Democratic incumbent Julie Thomas is running against Green Party write-in candidate Randy Paul for Monroe County Commissioner in District 2.
Paul said running as a write-in candidate is not a level playing field and creates a barrier for him in the election. To be an official candidate on the ballot, a candidate must have 1,100 signatures of registered voters on a petition, he said.
Paul said he was unable to receive the number of signatures because of the coronavirus pandemic. The Indiana Election Commission did not allow him to get signatures online, he said.
He said has always been an advocate for social issues and spent 40 years in the Democratic party. However, last August he set up the Green Party in Monroe County because he wanted to give voters another option. Paul said he hopes his campaign has given people ideas for actions to take in the future.
“Even if I don’t do well in the election on the 3rd, I have a sense right now that I’ve made a difference,” he said.
Thomas was elected to the Monroe County Council in 2008, started serving in 2009, until 2012, when she was elected as a Monroe County Commissioner. She said she appreciated learning the financial side of the county council and is now part of the legislative side of local government.
Thomas said she has made a lot of great connections as the longest serving commissioner working with township trustees, city officials, IU, the hospital.
“All of these relationships have really been so important,” she said.
Paul said his top priorities are to bring trust to county government, compliance of the Americans with Disabilities Act, focus on racial equality, implement a living wage and support individuals struggling during the pandemic.
Thomas said her top priorities if reelected are environmental sustainability, transparency and response to the COVID-19 pandemic.
Monroe County has a majority of white individuals in government, Paul said. He said he thinks more people of color need to be recruited and elected to positions in county government to give a new perspective.
Thomas said she hopes diverse individuals apply for positions in local government to give their input and experience. She said more people have attended their meetings on Zoom and when meetings are in person again they will broadcast on Zoom as well so people can join online.
Paul said he believes Monroe County has done a good job combatting COVID-19 because of the Health Department. He said he was disappointed in IU students’ response early on in the school year because of partying.
Paul said he believes the local government needs to create relief programs for people who lost their jobs, healthcare or homes during the pandemic.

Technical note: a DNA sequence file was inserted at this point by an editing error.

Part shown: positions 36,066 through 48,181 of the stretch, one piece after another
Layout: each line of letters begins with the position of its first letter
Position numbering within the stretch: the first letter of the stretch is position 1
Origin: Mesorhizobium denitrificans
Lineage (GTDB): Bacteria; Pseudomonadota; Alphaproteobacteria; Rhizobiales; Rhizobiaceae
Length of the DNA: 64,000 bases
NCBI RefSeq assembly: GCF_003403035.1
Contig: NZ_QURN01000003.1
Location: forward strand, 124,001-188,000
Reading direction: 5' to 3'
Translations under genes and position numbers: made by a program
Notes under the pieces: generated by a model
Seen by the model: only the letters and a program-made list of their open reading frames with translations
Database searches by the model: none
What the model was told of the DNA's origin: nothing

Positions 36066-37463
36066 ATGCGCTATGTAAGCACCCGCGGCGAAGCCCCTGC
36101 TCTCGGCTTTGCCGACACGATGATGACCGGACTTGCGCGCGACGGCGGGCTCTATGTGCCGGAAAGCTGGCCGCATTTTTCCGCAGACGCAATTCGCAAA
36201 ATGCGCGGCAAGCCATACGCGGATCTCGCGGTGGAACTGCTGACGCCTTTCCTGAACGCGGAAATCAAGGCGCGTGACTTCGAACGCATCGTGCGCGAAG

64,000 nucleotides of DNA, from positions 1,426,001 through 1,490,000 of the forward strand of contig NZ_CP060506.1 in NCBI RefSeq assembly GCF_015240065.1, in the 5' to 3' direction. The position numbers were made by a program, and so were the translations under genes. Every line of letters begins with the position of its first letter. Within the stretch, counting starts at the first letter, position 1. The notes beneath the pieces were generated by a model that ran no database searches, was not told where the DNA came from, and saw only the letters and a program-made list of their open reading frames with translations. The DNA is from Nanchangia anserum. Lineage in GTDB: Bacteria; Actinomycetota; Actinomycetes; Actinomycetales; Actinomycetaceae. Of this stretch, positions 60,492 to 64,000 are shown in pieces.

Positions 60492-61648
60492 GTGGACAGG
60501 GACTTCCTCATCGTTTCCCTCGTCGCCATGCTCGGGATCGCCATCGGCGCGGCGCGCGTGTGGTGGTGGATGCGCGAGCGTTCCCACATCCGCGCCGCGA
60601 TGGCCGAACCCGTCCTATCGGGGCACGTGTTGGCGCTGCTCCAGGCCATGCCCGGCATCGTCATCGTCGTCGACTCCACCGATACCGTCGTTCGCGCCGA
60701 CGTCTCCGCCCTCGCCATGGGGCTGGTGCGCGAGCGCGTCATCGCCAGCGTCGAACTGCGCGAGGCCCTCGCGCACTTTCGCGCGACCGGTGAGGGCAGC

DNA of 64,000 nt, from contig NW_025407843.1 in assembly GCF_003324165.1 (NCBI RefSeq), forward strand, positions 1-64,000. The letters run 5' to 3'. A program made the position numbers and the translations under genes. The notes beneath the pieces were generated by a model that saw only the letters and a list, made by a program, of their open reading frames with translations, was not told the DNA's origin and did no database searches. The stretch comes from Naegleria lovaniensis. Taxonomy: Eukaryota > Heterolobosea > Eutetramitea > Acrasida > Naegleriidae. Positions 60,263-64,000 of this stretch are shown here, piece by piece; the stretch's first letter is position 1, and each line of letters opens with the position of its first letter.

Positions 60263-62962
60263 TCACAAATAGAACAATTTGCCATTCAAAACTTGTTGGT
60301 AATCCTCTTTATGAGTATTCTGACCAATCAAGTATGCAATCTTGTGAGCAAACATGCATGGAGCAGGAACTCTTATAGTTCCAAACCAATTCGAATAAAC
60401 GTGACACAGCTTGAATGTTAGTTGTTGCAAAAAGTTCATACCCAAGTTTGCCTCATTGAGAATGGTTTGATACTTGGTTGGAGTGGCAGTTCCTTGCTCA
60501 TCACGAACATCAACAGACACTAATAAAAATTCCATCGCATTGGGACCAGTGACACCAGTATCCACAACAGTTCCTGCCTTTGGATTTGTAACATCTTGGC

Thomas said the Monroe County Commissioners are focusing on getting residents through the pandemic by implementing initiatives to make sure people don’t lose shelter or utilities and funding food banks. She said they are also providing businesses funding through social service organizations. They are offering grants rather than loans because businesses are suffering, she said.
Thomas said she believes IU has done a great job responding to COVID-19 due to a strong relationship between the university, Monroe County, the community and the hospital.
“I would like to think that we’re out of the woods,” she said. “But, you know what, it’s going to be with us for a while and we don’t know how long.”
Monroe County needs to get a good handle on the pandemic before recovering the economy, Thomas said She said when a vaccine is available, the second testing site which was recently built may be a distribution site.
Paul said in terms of police reform he thinks social workers should respond to calls with police and people struggling with substance abuse should go to treatment centers instead of jail.
“I think budget is not the only way to handle the problem we’re talking about,” he said.
Thomas said Monroe County conducted a criminal justice reform study last year to create a more fair and equitable justice system for everyone and they will work with consultants to implement the results of the study.
The county commissioners can make recommendations about funding for police departments, but the sheriff and county council have to make those changes, Thomas said. She said she would like to see social workers go with officers to deal with disputes.
Thomas said the county commissioners have signed a contract for implicit bias training for the civil side of county government employees and are waiting for county council approval before it can be implemented.
“We’re moving forward with trying to ensure that we create an equitable and respectful environment within county government,” she said.
Paul said he thinks the country’s response to climate change has been sidetracked by the politicization of the Green New Deal.
“I think people are missing the point,” he said.
Most social problems could be solved by the Green New Deal, Paul said. The Green New Deal would offer wind and solar energy, green jobs and green technology, he said.
Paul said he thinks the County Commissioners need to focus more on the Green New Deal and responding to climate change.
“If we don’t do something, my grandchildren will not survive,” he said. “I don’t want to hear any more excuses.”
Thomas said she has worked on projects related to sustainability such as working with the community to implement solar panels on buildings and creating a food composting system where food can be composted rather than sent to a landfill.
Thomas said to help Bloomington combat climate change individuals must do things to reduce their carbon footprint. She said recently the government has focused on protecting the water supply at Monroe Lake and improving access to and rates of recycling.
People can contact the Monroe County Commissioners through their website with questions.